Dach's performance went well beyond his crucial goal, though. He led the team with four shots and put forth his third-highest playing time this season, coming just shy of 15 minutes of ice time.
"He's be getting better and better," Colliton said, admitting that the production wasn't quite reflecting Dach's progress. "I think that was the best game he's played, but I think he's been steadily progressing this whole time even though it hasn't been going in the net for him. I thought he was great tonight."
"He's going to continue to get better," Keith added. "It's a fine line between getting points and winning and losing and it's small little things that can make a big difference and sometimes those things are not even in your control. You can just control how you work and your attitude and I think he's been doing that the whole time, so it's nice to see him get rewarded there."
There's no denying the pure offensive skillset that the Blackhawks' roster boasts. And when it's playing to the full potential, it's hard to stop - especially when it can jump down a defense's throat in a matter of seconds.
The fact that the Blackhawks were even in the game ahead of Kubalik's 10th of the season that stood as the game-winner, was due almost entirely to the transition game.
On the team's opening goal, just 21 seconds into the middle frame, it stems from a quick transition from offense to defense as the opening rush lost possession. Kubalik backchecks within the offensive zone as Colorado attempts to break the puck out, applies pressure and forces a poor pass that Toews easily picks off and springs forward. Kane picks up the puck and finds the captain in front, with the puck crossing the goal line just four seconds after the pass was originally picked off.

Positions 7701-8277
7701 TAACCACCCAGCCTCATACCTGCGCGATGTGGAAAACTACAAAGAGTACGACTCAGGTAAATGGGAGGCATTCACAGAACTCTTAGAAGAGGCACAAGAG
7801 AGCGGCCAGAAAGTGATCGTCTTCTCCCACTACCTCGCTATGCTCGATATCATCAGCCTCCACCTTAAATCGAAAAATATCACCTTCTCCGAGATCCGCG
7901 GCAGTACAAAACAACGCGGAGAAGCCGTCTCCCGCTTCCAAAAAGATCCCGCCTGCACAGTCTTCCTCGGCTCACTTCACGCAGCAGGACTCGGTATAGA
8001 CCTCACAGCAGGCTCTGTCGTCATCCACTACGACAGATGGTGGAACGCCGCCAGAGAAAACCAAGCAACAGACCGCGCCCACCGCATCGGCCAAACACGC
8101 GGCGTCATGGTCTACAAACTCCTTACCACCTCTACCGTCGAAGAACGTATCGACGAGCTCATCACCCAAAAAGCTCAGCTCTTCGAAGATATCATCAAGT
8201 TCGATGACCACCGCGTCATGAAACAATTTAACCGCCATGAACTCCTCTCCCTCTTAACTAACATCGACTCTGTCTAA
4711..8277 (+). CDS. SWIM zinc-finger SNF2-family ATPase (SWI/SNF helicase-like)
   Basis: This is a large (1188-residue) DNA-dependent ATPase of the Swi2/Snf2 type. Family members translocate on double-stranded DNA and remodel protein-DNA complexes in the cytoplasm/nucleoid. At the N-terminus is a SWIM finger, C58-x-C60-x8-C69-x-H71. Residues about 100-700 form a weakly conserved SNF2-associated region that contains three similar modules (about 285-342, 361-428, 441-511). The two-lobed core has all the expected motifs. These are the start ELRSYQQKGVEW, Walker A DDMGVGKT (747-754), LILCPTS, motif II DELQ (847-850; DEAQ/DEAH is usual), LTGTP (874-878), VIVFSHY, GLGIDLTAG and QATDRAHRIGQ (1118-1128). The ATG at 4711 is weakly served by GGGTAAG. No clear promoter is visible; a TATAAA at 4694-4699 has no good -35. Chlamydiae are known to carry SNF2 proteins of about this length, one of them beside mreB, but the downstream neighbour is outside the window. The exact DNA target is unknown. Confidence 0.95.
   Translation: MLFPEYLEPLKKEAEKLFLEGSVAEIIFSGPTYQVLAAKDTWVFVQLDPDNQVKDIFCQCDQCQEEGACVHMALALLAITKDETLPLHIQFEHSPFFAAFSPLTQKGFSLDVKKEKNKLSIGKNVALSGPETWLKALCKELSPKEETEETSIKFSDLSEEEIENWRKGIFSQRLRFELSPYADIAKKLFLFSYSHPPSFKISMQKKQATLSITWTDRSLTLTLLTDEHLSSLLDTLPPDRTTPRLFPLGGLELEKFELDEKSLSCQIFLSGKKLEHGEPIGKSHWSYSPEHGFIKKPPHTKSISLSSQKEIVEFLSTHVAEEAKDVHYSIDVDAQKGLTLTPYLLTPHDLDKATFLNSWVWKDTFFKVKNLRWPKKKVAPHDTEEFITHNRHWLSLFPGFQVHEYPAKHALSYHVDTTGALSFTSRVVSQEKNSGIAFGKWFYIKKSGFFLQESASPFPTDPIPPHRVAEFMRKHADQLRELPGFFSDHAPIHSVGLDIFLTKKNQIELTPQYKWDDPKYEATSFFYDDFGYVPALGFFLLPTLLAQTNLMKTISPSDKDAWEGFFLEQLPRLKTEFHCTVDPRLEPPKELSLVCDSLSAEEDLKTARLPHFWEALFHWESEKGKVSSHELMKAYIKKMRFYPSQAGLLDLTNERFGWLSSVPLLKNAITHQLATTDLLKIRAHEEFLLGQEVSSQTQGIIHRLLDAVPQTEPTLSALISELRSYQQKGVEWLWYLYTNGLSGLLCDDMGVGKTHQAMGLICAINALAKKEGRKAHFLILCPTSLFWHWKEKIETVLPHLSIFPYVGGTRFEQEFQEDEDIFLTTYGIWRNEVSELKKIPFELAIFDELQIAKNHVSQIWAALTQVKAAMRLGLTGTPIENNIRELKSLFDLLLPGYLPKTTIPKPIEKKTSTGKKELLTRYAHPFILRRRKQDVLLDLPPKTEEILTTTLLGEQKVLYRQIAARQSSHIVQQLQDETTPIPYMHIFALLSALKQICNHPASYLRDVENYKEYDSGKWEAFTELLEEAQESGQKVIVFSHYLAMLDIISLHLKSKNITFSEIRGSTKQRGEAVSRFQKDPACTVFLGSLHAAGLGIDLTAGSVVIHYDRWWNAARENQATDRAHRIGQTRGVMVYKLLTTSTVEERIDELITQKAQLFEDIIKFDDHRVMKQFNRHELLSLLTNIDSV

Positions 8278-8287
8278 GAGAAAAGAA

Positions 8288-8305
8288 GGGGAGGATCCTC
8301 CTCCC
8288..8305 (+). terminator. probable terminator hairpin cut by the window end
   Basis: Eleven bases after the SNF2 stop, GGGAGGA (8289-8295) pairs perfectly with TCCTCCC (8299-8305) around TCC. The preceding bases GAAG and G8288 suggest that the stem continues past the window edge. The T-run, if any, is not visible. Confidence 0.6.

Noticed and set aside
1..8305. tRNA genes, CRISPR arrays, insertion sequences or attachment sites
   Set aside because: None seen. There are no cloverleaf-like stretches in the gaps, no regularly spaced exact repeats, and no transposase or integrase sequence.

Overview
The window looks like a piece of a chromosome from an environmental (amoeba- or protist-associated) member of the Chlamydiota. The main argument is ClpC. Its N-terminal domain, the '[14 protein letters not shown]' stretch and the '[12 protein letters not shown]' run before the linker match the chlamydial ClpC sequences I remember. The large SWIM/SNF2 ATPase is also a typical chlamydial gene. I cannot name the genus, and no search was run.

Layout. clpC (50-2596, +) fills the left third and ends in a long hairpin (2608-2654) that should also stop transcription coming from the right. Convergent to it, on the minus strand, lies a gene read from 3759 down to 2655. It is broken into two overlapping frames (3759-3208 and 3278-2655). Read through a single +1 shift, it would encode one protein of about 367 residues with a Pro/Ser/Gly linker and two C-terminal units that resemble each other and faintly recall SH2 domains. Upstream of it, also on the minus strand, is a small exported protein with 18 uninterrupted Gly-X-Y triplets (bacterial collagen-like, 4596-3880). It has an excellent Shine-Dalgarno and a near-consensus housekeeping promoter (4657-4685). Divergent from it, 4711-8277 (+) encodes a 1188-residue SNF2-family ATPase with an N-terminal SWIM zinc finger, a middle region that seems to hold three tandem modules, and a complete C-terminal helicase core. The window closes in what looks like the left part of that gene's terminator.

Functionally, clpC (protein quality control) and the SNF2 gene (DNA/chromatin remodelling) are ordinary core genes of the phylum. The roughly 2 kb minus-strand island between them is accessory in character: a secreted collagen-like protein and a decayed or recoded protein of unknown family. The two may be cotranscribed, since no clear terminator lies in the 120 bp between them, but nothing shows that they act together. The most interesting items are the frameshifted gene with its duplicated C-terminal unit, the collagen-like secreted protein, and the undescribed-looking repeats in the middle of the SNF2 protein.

Fast forward to the third period, where the Blackhawks face a defensive zone draw, trailing 3-1 with just under nine minutes to play. Toews wins the faceoff and Erik Gustafsson leaves it for Connor Murphy in the corner as the ice opens up in front of him. Murphy finds Toews at the Chicago blue line, who quickly finds Kubalik at the Colorado line. From Murphy standing on his own goal line to Kubalik breaking into the offensive zone is just three seconds. Kane weaves through the zone and rips a wrister through a Gustafsson screen to pull within one.
Some 28 seconds after that, the Blackhawks seamlessly transition from their own end to a goal once again.
Dach, already playing with confidence, brings it out of his own end and hits Murphy with a cross-ice feed as he enters the neutral zone. Murphy quickly lays it off for Gustafsson, who drives into the offensive zone, drawing a pair of Avs defenders to him on the far side before finding Dach driving the back post on the near side. A strong stick from the No. 3 overall pick seals the low-angle chance on an open goal mouth and, just like that, Chicago ties it up 3-3 - about five seconds after Dach's initial cross-ice pass.
"I think a big thing for our line, and even our team in general, is our transition game," Dach said after the win. "I feel like when we're able to transition from defense to offense or offense to defense quick, it kind of catches teams off guard and we're able to track back pucks and turn up ice and we're able to go. I think that's a big part of our group's success."